Mid-session Review Presents Misleading View of Nation's Finances

The White House's Office of Management and Budget recently (and belatedly) released its annual budgetary "Mid-Session Review," which attempts to put a positive spin on massive and worsening deficits, as well as the lowest level of revenue in nearly a half century.

Astonishingly the first paragraph in part reads "This Mid-Session Review reports solid progress toward cutting the deficit in half." Having read this statement, one might reasonably conclude that the deficit has begun to decline.



Alas, this is not so. Instead, our nation's economic policy has been fiscally irresponsible, and financially reckless.

The Mid-Session Review shows the federal budget running a $445 billion deficit for fiscal year 2004, up from a $375 billion deficit in 2003. But when the Social Security surplus is appropriately excluded, the current deficit will reach $600 billion, or 5.2 percent of GDP. (See chart below.) While temporary deficits can help the economy recover from a recession or allow us to invest in our future; unless significant policy changes are made, massive deficits are projected to persist.

In addition, federal revenue, at just 16.2 percent of gross domestic product is at its lowest level since 1959. It doesn't take a Ph.D. in economics to know that tax changes that lead to historically low revenues just may have something to do with the deficit.

So, things haven't gotten better, but what about the near future?

Over the period from 2004-2009, the White House projects that $1,727 billion will be added to the federal debt. Yet even these projections do not include many of the policy proposals being pushed by the president and considered by Congress, including a permanent fix of the Alternative Minimum Tax and the elimination of the estate tax for multi-millionaires. If enacted, these policies would add hundreds of billions to the deficit projections.

Okay, so the near future doesn't look good, we will grow our way out eventually, right? Well, as one might expect, there is a reason why the president's budget and the Mid-Session Review only publish data for the next 5 years rather than project for a 10-year horizon as was done by previous administrations.

The budgetary situation becomes even worse -- not better -- when looking out over the next 10 years and beyond. The chart below, derived from the president's own budget (Analytical Perspectives, pp. 192-196) demonstrates that the budget situation will deteriorate significantly over the coming decades.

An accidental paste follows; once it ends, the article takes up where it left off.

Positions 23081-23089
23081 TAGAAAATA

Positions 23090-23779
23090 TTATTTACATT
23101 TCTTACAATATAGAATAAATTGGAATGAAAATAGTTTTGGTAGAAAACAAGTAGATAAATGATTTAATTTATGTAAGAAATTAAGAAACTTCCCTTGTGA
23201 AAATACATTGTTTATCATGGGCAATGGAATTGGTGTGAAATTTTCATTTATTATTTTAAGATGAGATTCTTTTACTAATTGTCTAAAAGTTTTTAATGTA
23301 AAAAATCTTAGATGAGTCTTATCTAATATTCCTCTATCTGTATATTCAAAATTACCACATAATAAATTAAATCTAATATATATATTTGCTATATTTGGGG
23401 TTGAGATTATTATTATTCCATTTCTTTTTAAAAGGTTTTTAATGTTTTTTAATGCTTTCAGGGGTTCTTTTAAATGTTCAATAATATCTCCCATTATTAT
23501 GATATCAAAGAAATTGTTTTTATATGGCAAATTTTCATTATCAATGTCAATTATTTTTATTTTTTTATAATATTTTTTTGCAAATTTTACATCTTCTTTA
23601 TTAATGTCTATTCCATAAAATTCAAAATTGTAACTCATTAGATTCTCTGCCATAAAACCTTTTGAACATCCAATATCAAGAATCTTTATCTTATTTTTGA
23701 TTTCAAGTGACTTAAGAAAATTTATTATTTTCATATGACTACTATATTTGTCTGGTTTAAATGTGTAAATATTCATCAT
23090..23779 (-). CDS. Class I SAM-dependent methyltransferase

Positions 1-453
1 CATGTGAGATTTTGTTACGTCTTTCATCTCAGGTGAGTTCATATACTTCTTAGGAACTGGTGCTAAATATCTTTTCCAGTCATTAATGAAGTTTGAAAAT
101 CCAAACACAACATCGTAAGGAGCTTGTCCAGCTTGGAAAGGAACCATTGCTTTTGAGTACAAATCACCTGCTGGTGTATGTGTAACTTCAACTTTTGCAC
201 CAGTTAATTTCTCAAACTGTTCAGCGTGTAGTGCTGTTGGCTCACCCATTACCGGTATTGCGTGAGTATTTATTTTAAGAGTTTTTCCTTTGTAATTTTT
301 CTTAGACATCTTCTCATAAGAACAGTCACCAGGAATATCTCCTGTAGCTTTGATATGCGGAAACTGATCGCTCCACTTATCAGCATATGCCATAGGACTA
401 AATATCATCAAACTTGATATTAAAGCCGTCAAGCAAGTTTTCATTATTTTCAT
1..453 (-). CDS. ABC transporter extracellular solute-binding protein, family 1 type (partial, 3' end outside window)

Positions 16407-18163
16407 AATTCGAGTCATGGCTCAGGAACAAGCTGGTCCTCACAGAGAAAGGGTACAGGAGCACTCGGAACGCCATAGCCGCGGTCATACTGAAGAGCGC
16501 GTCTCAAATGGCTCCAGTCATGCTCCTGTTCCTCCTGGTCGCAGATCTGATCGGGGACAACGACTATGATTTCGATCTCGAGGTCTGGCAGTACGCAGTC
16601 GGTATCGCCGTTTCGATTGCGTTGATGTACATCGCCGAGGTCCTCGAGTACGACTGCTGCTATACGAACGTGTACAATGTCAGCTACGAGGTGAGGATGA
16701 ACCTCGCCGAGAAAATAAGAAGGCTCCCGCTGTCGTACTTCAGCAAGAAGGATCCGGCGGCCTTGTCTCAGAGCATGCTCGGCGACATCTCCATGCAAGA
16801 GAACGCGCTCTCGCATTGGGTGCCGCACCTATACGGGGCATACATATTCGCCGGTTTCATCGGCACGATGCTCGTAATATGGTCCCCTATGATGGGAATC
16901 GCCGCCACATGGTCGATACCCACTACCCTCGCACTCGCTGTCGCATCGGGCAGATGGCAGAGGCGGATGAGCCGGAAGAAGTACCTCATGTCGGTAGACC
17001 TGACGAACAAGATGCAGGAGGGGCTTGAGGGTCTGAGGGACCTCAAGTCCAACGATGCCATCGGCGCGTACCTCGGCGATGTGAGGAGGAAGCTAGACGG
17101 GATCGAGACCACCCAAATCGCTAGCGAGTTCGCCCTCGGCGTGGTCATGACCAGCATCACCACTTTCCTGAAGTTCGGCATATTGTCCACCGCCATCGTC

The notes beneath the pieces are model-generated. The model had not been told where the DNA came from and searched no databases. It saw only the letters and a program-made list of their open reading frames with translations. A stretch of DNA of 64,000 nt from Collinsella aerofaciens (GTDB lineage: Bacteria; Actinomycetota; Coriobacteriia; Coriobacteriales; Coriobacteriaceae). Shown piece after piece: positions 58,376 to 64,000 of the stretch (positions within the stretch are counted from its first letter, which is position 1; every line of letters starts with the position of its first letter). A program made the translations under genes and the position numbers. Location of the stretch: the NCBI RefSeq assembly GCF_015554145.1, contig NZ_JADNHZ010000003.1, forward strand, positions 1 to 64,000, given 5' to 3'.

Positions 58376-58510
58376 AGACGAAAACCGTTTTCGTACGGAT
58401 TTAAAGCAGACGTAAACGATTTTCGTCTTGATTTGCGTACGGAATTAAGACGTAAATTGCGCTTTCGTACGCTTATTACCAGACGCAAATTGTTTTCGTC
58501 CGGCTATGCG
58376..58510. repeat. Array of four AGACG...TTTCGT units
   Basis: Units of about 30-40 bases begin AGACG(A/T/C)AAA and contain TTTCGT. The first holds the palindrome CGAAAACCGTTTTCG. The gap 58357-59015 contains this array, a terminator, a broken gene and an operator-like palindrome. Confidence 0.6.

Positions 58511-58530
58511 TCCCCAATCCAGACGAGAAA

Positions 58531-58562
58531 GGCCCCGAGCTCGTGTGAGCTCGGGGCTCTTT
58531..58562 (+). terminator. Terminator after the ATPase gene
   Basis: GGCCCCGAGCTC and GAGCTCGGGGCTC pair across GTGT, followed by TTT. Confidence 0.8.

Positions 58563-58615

With the retirement of the baby-boom generation, increases in expenditures for Social Security and Medicare will combine with massive deficits and low revenue to put an extreme squeeze on the rest of the budget. The squeeze will ultimately impact many essential governmental areas, including education funding, student loans, services for families and children, funding for parks and historic preservation, highway and transportation funding and many other programs of vital importance to the American public.

So what's to blame for the deficits? Many Americans would be surprised to learn that of all the legislation enacted since the 2001 projections were made, tax changes account for 57 percent of the increased deficit -- more than both the wars in Iraq and Afghanistan, all homeland security spending, and other spending changes combined.

By not planning for the future, recent economic policy has been irresponsible, because it shifts trillions of dollars of the tax burden to future generations, and away from those that can best afford to pay.

In addition, we have lost an important opportunity to use a budget surplus to address some of the most pressing and most difficult policy challenges, including the viability of Social Security or Medicare. According to the Tax Policy Institute, the total present value of all the revenue lost by the tax changes over the past three years would be more than enough to shore up Social Security for the next 75 years.

Finally, this kind of tax policy is extremely reckless because it threatens our ability to respond to future crises and challenges -- such as another terrorist attack on the order of 9/11 -- and if it continues, it may very well endanger the financial health and stability of the nation.

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